Gold farming is another ethical issue that plagues MMPORGs. Other countries, like China and Vietnam, pay workers to play these video games as their full-time job in order to earn valuable tools and money that can be sold on the black market. These workers are paid very poorly and work in very poor conditions in order to create a large profit for their employers.

Global ethics

World of Warcraft's logo, from Blizzard Entertainment

Global ethics in MMORPGs include activities such as scamming (ripping off other players), botting (using a computer program to play the game for you) and hacking (unauthorized access of another person’s account). Blizzard Entertainment's "World of Warcraft" relies on a Wikipedia:Utilitarianism: utilitarian view when dealing with various ethical issues. This means that acts are morally right if they provide benefit and reduce harm for the greatest number of people[3].

Research ethics

MMORPGs today are studied in a wide variety of research disciplines[5]:

  • Interaction Design[6]
  • Social Sciences[3]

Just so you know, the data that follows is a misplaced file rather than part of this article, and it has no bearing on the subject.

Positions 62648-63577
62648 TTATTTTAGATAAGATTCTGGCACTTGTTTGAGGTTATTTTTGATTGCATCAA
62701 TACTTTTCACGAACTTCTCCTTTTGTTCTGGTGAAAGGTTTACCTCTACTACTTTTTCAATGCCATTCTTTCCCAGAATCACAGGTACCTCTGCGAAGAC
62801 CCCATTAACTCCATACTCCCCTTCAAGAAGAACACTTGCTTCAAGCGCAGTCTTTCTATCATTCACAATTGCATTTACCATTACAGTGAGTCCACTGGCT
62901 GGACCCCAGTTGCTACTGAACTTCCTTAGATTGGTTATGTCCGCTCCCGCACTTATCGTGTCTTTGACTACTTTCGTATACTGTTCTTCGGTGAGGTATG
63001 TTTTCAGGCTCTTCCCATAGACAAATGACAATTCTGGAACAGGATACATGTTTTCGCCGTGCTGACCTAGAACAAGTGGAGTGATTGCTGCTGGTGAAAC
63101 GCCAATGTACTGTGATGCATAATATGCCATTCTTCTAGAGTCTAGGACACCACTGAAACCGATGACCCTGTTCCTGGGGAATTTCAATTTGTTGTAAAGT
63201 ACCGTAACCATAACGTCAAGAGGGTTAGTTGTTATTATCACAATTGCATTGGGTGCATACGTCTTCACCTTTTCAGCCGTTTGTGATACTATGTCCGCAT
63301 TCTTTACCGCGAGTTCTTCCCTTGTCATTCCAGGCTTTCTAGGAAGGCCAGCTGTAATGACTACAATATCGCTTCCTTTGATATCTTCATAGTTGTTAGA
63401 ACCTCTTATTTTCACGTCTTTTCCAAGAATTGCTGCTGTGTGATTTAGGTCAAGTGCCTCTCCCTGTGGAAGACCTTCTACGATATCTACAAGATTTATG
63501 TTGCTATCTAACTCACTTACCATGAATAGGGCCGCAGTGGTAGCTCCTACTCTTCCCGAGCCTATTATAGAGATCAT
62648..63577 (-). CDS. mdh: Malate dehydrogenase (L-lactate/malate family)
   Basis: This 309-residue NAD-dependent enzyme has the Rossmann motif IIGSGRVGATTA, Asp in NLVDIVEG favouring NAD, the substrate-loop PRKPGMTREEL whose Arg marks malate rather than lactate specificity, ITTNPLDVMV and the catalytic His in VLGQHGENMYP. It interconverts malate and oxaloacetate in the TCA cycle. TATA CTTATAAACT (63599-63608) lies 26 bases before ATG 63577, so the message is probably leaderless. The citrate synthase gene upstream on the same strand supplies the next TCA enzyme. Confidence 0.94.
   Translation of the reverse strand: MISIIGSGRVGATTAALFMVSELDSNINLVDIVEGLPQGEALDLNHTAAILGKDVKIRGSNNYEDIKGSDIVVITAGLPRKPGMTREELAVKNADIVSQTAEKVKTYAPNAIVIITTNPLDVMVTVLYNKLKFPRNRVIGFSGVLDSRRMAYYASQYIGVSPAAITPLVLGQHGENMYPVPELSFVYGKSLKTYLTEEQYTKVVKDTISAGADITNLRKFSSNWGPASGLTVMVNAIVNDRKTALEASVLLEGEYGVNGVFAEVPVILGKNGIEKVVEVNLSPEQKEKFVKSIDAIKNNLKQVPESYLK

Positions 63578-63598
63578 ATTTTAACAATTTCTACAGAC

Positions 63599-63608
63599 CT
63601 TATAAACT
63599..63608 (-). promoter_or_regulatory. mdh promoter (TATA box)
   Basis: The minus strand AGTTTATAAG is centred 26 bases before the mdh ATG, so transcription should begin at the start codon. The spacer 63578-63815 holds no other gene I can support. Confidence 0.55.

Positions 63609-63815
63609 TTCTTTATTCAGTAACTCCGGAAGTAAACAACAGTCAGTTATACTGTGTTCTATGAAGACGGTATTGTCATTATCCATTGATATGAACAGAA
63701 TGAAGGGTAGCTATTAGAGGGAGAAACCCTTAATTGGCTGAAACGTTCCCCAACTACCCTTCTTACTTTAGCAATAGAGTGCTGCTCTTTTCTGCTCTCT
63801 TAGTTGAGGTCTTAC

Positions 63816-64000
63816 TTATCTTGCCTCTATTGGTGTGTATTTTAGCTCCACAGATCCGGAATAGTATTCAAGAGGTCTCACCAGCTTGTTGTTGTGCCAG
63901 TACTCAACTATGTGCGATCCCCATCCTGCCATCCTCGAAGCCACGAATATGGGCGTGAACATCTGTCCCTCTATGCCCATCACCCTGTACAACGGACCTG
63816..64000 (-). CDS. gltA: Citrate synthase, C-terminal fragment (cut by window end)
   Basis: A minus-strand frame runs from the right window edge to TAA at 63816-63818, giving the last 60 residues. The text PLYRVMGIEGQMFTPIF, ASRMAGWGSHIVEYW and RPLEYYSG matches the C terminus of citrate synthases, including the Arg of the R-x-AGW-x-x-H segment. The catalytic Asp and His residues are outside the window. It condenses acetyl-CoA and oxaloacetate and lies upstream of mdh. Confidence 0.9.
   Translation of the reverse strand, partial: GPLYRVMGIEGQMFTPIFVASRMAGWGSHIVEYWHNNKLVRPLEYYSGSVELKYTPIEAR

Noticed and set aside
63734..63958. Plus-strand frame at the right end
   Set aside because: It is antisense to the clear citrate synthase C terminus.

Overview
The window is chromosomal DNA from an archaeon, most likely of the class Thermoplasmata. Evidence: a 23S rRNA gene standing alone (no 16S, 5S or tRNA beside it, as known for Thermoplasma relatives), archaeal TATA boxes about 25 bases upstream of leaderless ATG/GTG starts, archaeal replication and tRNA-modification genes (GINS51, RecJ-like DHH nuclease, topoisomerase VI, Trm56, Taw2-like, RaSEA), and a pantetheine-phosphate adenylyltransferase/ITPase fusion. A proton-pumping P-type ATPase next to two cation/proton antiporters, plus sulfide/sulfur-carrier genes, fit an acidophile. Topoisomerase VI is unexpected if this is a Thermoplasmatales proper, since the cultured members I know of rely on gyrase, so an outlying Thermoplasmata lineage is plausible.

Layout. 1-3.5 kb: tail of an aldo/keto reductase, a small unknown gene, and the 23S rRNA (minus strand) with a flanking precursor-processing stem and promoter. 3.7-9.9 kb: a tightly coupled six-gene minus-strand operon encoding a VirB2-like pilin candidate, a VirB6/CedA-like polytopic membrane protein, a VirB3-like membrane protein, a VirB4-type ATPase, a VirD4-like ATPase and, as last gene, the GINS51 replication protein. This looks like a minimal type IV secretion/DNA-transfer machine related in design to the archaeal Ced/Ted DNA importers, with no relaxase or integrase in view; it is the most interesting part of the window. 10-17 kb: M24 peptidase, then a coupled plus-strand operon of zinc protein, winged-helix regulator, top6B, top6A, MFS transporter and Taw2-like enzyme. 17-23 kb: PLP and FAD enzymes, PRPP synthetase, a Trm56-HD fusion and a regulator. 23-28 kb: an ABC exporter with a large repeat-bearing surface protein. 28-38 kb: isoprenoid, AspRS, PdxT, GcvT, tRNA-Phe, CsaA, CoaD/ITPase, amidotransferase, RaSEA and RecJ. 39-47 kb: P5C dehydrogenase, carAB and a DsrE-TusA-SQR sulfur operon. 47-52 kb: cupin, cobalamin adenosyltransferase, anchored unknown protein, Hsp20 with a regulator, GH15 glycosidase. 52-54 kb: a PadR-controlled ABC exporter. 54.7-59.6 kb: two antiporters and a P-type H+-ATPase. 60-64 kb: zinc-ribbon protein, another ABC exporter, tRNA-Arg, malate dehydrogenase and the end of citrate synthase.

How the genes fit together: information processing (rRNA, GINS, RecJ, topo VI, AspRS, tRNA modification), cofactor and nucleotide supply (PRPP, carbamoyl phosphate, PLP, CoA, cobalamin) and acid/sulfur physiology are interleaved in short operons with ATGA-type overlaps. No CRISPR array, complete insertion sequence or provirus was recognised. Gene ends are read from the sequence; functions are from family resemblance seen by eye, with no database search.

• Economics[7]
  • Law[8]
  • Epidemiology[9]

Other than some mandatory basic ethical guidelines and professional codes, there is currently no moral code for virtual research practices.

Gaming Addiction within the Community

Game addiction is one of the negative effects of MMORPG's; it is a form of psychological addiction related to the compulsive use of computer and video games, predominately MMORPG's. Players that exhibit game addiction experience symptoms of withdrawal when they stop playing video games, and often isolate themselves from friends and family. Regarding ethics, one must determine whether the benefits of video games outweigh the costs of the video game; moreover, developers hold a certain social responsibility for making games addicting.

See Also


  1. Bartle, Richard. “Summary MUD History.” LivingInternet.
  2. Mead, Lawrence. “Dungeons and Dragons.” Wizards.
  3. 3.0 3.1 3.2 Öqvist, Gustav. Ethics and Morality in a World of Warcraft. Ethics and Morality in a World of Warcraft.
  4. Grundy, David. “The Presence of Stigma Among Users of the MMORPG RMT: A Hypothetical Case Approach.” Sage Journals, 13 Feb. 2008.
  6. Bartle, Richard A. Designing Virtual Worlds. New Riders, 2006.]
  7. Balkin, Jack M. The State of Play: Law, Games and Virtual Worlds. New York University Press, 2006.
  8. California Law Review. School of Jurisprudence of the University of California., 2004.
  9. Balicer, Ran D. “Modeling Infectious Diseases Dissemination Through Online Role-Playing Games.” Epidemiology (Cambridge, Mass.), no. 2, 2007.,+Mass.)&volume=18&issue=2&date=2007&spage=260&issn=1044-3983